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Maximum angular velocity so that there is no stick

  1. Sep 6, 2016 #1
    1. The problem statement, all variables and given/known data
    We have a concrete mixer, and if the drum spins too fast, the ingredients will stick to the wall of the drum rather than mix. Assume that the drum of the mixer has radius R = 0.5 m and that it is mounted with its axle horizontal. What is the fastest the drum can rotate without the ingredients sticking to the wall all of the time?

    2. Relevant equations
    Newton's 2nd law

    3. The attempt at a solution

    So I believe that I have solved this problem. We define that the ingredients stick to the wall when, at the very top of the motion, there is some normal force pushing the ingredients toward the center. Thus to find the maximum angular velocity, we just need to find the angular velocity at which there is only gravity acting at the top and no normal force.
    Also, we are working in polar coordinates, so we define our reference frame such that towards the center of rotation is positive, and outward is negative.

    Thus, (imagine that our analysis is on a single particle, at the very top of the rotation)
    ##F_g = m a_{radial}##
    ##mg = m (\ddot{r} - r \dot{\theta^2}_{max})##
    ##g = -r \dot{\theta^2}_{max}##
    ##\displaystyle \dot{\theta}_{max} = \sqrt{-\frac{g}{r}}##

    This is the correct equation (I think), except there is a negative. Why is there a negative? Did I define my coordinate system wrong?
     
  2. jcsd
  3. Sep 6, 2016 #2

    kuruman

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    You mention the normal force, but there is no normal in your equations. Yes, the normal force must be zero at some point, but your solution implies that ## m\ddot{r} ## is the normal force because that's what you set to zero. What is ## m \ddot{r} ## according to Newton?
     
  4. Sep 6, 2016 #3
    Well, ##r## is not changing, so I thought that ##\ddot{r} = 0##. Also, at the very top, gravity would be the only force acting on the particle, so I still don't see what I am doing wrong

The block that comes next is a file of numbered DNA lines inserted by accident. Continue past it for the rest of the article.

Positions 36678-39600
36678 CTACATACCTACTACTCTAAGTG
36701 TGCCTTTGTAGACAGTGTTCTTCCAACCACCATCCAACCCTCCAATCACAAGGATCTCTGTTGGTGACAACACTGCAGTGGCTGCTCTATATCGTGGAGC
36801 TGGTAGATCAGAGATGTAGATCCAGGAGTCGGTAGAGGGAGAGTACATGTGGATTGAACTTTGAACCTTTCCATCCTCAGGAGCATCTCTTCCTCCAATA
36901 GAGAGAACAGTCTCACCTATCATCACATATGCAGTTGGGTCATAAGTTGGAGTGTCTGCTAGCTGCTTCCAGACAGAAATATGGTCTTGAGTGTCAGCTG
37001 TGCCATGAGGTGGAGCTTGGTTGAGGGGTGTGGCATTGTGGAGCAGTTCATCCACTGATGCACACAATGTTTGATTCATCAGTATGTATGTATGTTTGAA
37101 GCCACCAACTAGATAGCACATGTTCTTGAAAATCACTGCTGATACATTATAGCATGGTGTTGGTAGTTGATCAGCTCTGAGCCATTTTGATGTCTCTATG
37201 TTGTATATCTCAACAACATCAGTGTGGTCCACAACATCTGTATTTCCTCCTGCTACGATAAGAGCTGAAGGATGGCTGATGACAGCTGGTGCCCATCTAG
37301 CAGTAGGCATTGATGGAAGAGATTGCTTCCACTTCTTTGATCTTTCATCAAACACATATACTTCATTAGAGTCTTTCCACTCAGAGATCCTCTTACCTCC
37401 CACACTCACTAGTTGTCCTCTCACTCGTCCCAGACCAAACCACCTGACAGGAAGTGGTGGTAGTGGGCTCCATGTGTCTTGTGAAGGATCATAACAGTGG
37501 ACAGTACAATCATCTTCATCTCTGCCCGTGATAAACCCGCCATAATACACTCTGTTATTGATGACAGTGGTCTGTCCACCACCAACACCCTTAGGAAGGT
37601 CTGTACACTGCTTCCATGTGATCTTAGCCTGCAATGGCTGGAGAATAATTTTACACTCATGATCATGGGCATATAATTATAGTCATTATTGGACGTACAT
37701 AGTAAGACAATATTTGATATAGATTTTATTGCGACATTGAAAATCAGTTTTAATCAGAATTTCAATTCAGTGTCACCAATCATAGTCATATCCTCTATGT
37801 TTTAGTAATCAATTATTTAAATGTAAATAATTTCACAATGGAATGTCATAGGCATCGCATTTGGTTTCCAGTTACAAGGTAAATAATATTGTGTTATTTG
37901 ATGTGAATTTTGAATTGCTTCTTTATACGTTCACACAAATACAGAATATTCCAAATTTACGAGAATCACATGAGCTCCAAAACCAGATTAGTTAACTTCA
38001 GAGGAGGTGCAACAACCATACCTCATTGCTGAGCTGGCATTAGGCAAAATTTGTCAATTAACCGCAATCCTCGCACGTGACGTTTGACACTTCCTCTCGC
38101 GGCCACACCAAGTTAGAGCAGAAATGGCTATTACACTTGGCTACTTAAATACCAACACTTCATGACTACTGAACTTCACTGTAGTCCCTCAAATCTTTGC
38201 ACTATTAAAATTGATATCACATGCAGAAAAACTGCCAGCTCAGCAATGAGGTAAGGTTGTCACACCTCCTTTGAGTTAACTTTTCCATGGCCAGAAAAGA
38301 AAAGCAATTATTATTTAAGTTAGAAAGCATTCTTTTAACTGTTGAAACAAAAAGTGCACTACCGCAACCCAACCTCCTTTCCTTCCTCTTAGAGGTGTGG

5. Sep 6, 2016 #4

    kuruman

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    Please answer my question first, what does ## m\ddot{r} ## represent? Answering this will clarify the way you think about this problem.
    Hint: What does Newton's Second law say? Also, consider this: does the fact that r is not changing necessarily mean that ## \vec{r} ## is not changing?
     
  6. Sep 6, 2016 #5
    Is ##m \ddot{r}## the normal force, since ##\ddot{r}## is the acceleration of the radius vector from the center, which is constant in magnitude but not in direction?
     
  7. Sep 6, 2016 #6

    kuruman

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    No. More correctly, ## m \ddot{ \vec{r}} ## (mass times the acceleration vector) is ... ? Newton's Second law?
     
  8. Sep 6, 2016 #7
    ##\ddot{r}## is the acceleration due to a change in radial speed. So ##m \ddot{r}## would be the force that causes a change in radial speed...
     
  9. Sep 6, 2016 #8
    Sorry to bump, but I really need some help with this. I'm so close to the answer, I just need some pointers.
     
  10. Sep 7, 2016 #9

    jbriggs444

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    You have the right equation. Karuman is on the wrong track. The stated concern is the sign error resulting from:

    ##mg = m (\ddot{r} - r \dot{\theta^2}_{max})##

    In that equation, you are equating ##mg##, the downward force of gravity on the object, with ##(\ddot{r} - r \dot{\theta^2}_{max})## the radial acceleration of an object described using polar coordinates and a convention that out = positive.

    At the top of the path, do your sign conventions (down=positive and out=positive) line up properly?
     
  11. Sep 7, 2016 #10
    Ah ha! That fixes everything. Thank you!
     
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